Clearly, the namesake for this episode is The Hills Have Eyes but I’ve never seen that before so for me, this was Killjoys Does the Fallout Series, [cue theme] “War… war never changes…” There are a lot of aesthetic nods, from the anachronism of having 1950s style pictures and holomodels to the fact that it takes place in an underground bunker. Hell, the above ground unseeing look vaguely like feral ghouls.
This was an interesting episode in that Dutch wasn’t much of a central figure, propelling the plot forward. Her job this outing was to wrangle up some essential back story and exposition for the audience, a task she does quite well. She still has some great character moments, like when she’s tied up and talking to the Last Seer and takes a pause before saying Khlyen is dead. This truth still hurts her. Also thanks to that conversation we know that thirty years prior Khlyen shut down this facility abruptly. We’re not quite sure why and we don’t know if there are other facilities like it all over the J.The bulk of this episode plays in parallels. Delle Seyah is discovering her new life as a full-on hullen, seated precariously at Aneela’s side. New member, Zeph has a lot of unlearning and learning to do to fit into Team Awesome Force (TAF). And Johnny has to reintegrate himself back into the fold as well as navigating his feelings about being ‘replaced’. Also, D’av has some weird new scary thing going on, but as Johnny indelicately points out, that’s pretty much par for the course with D’av.
I mentioned in my season preview that Zeph is a character we’ve seen before but not in this way. We’ve seen the awkward but arrogant super genius who is unapologetically offputting but essential to the mission. I’ve never seen that person be a woman, however. Generally, female super geniuses are mousey and nervous or sex pots with glasses and short pencil skirts.
Zeph is certainly twitchy but she’s confident in her abilities, so much so she blows off direct orders, and risks her life to prove her theories. This is definitely a character flaw but as a woman, I instantly connect with her need to be the best in an environment poised to dismiss her out of hand. Look at what happened last week with Turin. She was the only one that actually proved themselves capable of being more than a lackey. Turin is even the person who insisted TAF needed an intellectual powerhouse but was ready to hand the mantle to the Mediocre Twins over a brilliant but raw recruit. Sure, ream her out, but don’t throw her away.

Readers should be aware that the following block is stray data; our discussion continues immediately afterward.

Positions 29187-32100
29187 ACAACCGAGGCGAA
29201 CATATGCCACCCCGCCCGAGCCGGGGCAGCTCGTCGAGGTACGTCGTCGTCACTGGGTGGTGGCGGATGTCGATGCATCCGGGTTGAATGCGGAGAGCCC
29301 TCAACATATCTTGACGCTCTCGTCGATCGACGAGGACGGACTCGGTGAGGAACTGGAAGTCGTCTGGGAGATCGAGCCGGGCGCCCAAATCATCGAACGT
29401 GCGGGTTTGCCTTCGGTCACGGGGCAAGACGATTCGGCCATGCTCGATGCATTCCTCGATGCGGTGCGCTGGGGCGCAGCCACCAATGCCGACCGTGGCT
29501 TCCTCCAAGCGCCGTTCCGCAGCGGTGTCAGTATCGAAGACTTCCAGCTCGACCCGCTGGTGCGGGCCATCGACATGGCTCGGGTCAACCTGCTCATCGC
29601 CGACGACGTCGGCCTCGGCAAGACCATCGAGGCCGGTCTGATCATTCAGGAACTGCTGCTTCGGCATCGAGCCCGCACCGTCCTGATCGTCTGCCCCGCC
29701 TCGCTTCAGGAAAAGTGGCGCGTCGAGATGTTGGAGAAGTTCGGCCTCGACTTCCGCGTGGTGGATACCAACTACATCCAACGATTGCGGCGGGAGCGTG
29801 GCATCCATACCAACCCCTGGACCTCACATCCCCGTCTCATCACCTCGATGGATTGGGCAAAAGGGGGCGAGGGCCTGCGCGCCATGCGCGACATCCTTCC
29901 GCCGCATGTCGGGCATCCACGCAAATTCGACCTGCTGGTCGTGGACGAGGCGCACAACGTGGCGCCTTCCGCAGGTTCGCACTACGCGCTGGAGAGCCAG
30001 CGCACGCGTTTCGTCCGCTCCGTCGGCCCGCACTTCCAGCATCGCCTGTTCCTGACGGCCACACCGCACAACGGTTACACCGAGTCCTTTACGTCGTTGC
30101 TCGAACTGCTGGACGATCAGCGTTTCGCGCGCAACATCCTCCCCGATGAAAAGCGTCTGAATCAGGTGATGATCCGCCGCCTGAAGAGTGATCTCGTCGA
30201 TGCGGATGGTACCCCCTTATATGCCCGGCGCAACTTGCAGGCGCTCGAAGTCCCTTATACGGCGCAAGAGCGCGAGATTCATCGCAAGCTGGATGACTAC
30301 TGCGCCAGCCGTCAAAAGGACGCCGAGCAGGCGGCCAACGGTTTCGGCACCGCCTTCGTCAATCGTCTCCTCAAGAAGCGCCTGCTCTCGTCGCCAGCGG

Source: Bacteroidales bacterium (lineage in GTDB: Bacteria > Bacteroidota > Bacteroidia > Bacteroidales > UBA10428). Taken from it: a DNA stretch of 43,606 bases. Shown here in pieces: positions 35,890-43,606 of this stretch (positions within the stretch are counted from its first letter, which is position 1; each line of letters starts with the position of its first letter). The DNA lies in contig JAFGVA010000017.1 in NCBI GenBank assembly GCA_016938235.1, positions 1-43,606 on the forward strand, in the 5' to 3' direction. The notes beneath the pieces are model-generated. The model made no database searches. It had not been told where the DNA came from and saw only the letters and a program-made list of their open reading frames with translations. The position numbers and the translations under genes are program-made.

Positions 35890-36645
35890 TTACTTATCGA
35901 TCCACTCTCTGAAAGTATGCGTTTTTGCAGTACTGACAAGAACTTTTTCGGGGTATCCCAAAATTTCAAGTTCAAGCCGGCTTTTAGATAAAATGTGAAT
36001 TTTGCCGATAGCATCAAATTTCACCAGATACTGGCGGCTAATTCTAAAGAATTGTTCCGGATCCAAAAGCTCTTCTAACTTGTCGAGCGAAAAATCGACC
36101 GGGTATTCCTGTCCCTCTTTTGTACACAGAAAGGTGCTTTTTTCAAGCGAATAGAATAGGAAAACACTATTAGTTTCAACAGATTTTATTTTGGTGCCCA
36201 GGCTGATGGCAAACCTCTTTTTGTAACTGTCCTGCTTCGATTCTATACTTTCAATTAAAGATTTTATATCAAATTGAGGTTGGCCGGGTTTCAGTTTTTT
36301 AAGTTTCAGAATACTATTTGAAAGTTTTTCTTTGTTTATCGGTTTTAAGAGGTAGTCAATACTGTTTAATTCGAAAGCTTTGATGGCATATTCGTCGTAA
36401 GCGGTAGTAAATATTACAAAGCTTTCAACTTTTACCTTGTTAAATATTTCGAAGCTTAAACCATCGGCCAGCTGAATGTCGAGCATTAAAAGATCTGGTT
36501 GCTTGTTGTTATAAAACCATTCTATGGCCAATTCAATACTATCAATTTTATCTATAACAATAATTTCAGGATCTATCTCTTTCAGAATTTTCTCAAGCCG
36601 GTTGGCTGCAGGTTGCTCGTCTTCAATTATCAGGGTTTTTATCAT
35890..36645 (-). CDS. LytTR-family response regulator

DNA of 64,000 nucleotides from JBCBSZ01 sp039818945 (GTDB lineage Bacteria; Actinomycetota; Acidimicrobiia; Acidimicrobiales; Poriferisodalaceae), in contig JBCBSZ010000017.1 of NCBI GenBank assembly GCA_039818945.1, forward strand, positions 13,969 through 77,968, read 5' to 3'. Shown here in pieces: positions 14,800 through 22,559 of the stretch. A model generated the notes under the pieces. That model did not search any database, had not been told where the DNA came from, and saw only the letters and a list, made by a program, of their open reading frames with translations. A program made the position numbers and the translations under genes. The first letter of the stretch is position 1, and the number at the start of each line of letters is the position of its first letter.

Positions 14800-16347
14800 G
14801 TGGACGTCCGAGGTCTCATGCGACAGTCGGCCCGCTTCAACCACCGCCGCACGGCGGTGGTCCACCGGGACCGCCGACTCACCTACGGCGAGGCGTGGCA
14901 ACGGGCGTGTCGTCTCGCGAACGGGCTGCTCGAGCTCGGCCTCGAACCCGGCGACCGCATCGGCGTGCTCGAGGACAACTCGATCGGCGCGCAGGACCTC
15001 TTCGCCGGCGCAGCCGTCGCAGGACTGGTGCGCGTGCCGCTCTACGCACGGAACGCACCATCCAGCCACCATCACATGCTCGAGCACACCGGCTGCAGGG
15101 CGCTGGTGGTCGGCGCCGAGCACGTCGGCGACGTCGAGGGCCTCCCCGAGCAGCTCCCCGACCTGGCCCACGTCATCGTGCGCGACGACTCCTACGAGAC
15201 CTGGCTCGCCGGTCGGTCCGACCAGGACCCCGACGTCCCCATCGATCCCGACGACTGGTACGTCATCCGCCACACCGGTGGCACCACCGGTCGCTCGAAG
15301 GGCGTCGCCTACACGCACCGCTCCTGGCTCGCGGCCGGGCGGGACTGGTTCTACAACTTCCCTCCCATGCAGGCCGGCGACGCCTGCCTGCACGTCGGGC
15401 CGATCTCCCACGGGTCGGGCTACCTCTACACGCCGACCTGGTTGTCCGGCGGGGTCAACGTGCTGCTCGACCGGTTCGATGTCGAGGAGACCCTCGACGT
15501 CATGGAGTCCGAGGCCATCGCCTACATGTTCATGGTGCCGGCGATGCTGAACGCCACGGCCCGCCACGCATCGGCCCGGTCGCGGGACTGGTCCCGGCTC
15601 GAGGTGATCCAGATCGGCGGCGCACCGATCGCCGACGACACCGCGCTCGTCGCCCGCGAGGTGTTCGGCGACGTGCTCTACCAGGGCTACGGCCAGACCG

Zeph at least has to contend with the wrath of an empathetic and compassionate man in Johnny but Delle Seyah, not so much. For a while, everything aboard the Hullen Armada is lovely and new. She is used to wielding power; everything she does and says reflects that. I would imagine any royal would slot themselves into dominating the servants, just as she does with Gander at first. You can just tell she’s about to overstep and be put in her place the whole time leading up to it actually happening. Doesn’t make it any less satisfying, possibly even more so.
I don’t anticipate Delle Seyah being out of her depth for too long, considering the politics of the Nine were also bloodsport. Just look at how deftly she handles Aneela in the end. Still, I enjoyed and would like to keep enjoying her and Gander’s teeth baring banter.
- Banyon Grey is not playing with them. Her trying to pin the missing agents on Dutch is a little suspect. I feel like whoever gave Banyon her marching orders got them directly from Aneela
- The fact that Nora McLellan is still active in the Killjoys online community makes me think she’s coming back. What if she’s a skin job or hullen though. #WhereIsBellus
- “Put your mentor pants on.” “I feel fat in them.”
- D’av in baby sitter mode: Qreshi ‘vessels’, Westerley kids headed to school, frightened RAC scientists, and little girls from underground societies have all had D’av as a shepherd
- D’av demonstrates what Johnny yells at Zeph about. They trust Johnny implicitly to do the things they can’t. D’av goes off to save Dutch understanding that Johnny will get them a way off the planet with his intelligence.
- It dragged a little in parts.
- This society had potential to be interesting but just lacked sufficient detail. Who were Quin’s parents? Other than mindless attack dogs what was this society like?
What's Your Reaction?
BGN’s Senior Editor, Pitches: C R Sparrow wants desperately to throw off the shackles of wage slavery and live a life of leisure. Unfortunately, she hasn’t quite figured out how to turn her encyclopedic knowledge of Star Trek Deep Space Nine or deftness at playing Bioware RPGs on the easiest setting into a fortune. She’s still working on it though. Sci-fi/Fantasy blerd with a strong affinity for binging television shows and having lots of feelings about them.